The announcement was made about an hour after the Eagles defeated The Citadel, 13-6, at Paulson Stadium in the regular-season finale.
"We just felt the time was right to do this," Georgia Southern athletic director Sam Baker said in a hastily arranged news conference at the stadium.
"We didn't think next year was going to be any different than this year. (So let's) go ahead and make the change and start anew and go ahead and get to working toward making our program one of the best in FCS football."
The Eagles finished 5-6 -- only the school's third losing campaign since restarting football in 1982. Hatcher, who did not return phones calls Saturday night, was 18-15 in three seasons.
The announcement was probably a shock to coaches and players, who expressed optimism about the upcoming season during a postgame news conference.
Georgia Southern had 30 freshmen and sophomores on the two-deep depth chart.
But there had been plenty of talk about a change. Some centered around Baker.
"Coach (Hatcher) tells us not to listen (to negative talk)," said freshman wide receiver Mitch Williford. "People don't know what happens behind the scenes. We all love coach Hatcher. You can't put all the blame (for a losing season) on Sam Baker and coach Hatcher. There are players who have to perform."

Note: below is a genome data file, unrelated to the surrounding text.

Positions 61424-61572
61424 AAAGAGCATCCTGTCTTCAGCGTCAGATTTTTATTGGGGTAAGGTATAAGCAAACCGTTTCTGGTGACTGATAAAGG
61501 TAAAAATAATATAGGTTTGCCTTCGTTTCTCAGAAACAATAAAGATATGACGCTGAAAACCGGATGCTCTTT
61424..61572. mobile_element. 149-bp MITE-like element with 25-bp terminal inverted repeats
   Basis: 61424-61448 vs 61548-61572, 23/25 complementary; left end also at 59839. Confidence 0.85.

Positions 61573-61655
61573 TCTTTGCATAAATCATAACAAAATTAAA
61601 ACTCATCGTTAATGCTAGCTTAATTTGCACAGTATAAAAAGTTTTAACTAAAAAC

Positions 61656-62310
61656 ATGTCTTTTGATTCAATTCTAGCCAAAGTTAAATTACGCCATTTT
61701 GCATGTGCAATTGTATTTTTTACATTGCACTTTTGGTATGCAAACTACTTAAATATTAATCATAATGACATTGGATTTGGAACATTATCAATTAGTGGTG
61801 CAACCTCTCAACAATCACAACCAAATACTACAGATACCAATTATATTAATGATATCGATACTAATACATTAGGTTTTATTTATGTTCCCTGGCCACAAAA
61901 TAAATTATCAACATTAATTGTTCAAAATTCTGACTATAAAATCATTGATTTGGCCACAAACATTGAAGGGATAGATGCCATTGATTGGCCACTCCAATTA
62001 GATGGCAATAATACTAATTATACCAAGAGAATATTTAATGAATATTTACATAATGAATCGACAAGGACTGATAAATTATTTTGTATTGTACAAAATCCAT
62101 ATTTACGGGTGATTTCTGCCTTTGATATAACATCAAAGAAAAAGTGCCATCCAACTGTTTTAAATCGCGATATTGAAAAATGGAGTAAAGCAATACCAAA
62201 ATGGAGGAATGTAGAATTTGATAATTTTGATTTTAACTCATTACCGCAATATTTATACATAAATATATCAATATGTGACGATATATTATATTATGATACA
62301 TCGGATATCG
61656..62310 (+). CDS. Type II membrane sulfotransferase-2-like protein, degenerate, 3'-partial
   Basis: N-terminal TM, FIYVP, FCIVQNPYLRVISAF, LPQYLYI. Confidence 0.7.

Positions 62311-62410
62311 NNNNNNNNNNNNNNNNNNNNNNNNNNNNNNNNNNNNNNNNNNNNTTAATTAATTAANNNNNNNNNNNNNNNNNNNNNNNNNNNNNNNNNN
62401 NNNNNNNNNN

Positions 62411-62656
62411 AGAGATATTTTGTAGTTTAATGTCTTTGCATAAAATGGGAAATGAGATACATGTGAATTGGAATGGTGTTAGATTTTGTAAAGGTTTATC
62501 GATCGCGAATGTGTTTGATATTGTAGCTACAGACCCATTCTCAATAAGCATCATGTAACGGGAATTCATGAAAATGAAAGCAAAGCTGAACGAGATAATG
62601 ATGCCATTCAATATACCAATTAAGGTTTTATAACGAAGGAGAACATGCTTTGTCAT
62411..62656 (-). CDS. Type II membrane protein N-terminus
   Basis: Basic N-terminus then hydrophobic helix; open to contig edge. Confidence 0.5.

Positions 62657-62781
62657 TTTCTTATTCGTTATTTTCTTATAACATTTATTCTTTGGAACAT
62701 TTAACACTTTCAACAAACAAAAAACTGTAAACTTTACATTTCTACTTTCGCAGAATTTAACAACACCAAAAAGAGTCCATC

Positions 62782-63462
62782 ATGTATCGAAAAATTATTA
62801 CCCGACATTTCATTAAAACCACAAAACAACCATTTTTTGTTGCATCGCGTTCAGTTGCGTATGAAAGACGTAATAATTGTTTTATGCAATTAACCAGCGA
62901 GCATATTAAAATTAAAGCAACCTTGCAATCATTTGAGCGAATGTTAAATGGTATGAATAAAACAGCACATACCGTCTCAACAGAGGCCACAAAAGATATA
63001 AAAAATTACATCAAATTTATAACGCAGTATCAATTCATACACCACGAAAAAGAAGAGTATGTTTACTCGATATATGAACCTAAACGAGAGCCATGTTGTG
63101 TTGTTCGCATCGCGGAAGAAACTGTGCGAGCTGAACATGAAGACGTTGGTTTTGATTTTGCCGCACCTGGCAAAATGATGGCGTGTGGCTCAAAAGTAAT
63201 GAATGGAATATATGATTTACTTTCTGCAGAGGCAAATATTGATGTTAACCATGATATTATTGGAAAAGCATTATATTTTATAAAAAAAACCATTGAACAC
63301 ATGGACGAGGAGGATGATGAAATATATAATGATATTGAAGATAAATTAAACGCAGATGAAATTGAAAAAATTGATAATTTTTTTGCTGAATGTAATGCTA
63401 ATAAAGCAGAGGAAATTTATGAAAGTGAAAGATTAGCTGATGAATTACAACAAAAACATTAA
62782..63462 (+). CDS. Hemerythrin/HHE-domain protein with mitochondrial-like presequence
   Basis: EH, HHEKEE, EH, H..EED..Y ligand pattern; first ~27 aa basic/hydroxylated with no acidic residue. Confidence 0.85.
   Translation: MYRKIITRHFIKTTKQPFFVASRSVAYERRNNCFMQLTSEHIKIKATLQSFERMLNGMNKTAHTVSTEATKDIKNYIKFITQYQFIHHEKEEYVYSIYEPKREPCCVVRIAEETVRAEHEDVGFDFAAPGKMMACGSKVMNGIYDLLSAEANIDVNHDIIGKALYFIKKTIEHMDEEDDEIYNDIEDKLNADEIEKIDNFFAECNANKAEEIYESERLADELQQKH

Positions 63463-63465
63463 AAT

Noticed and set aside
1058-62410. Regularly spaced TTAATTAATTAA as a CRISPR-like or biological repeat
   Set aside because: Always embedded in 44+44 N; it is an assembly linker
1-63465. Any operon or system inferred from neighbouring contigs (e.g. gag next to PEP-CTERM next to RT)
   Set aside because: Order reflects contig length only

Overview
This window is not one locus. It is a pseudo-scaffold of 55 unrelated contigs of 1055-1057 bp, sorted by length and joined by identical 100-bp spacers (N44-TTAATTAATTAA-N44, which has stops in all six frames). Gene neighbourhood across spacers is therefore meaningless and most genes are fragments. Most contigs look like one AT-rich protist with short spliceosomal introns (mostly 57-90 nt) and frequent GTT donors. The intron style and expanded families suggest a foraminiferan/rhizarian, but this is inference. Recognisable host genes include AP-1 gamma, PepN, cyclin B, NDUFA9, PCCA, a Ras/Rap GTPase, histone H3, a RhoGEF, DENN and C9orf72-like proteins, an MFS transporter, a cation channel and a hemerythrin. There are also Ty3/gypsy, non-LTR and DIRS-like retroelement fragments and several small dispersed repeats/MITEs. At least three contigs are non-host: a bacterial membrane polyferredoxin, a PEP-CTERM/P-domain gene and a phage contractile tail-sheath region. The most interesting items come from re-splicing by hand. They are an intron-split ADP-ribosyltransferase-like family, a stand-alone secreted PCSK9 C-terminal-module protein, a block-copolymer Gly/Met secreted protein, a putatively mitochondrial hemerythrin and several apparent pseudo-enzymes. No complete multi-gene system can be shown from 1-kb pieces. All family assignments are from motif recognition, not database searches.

Hatcher might not have had a chance to tell his players of the change. He did his taped coach's show after the game before being told of the decision by Baker and Ron Core, the school's vice president of business administration. Baker reports to Core.
Hatcher came to the Eagles known as an offensive guru, and his scheme was known as "the Hatch Attack."
Hatcher changed his philosophy in 2007 to incorporate the running talent of senior quarterback Jayson Foster. The Eagles missed winning the Southern Conference title when a short field goal went wide against Furman.
Without Foster the next season, Hatcher decided to implement the passing attack. The Eagles finished 6-5 and seemed to take a step backward this season.
"I'm sure (the fans) are upset we're not winning," said Hatcher after Monday's practice. "We're doing the best we can right now. We haven't stopped working. If the fans are disappointed, I can assure you no one's more disappointed than I am.
"It takes time to rebuild something and unfortunately, we're in that process right now."
Georgia Southern officials didn't want to wait. School president Bruce Grube, whose tenure ends Dec. 31, was in attendance at the news conference. He said incoming president Brooks Keel supported the change.
Baker didn't rule out a return to the triple option offense that was run so successfully at Georgia Southern before he fired Mike Sewak. He said he didn't have a successor in mind.
Former Eagles All-American Giff Smith, now an assistant coach at Georgia Tech, could be among the leading candidates to replace Hatcher. Ivin Jasper, an assistant coach at Navy, and Georgia Tech assistant Jeff Monken also have been mentioned. Both worked under former Georgia Southern coach Paul Johnson, who is in his second season leading Georgia Tech's program.
Reach Donald Heath at firstname.lastname@example.org.
Chris Hatcher took over at Georgia Southern in 2007, only weeks after Brian VanGorder resigned. Hatcher had a distinguished coaching career at Valdosta State (76-12), winning the Division II national championship in 2004.
THIS SEASON: Hatcher and the Eagles finished 5-6.
OVERALL: Hatcher was 18-15 in three seasons.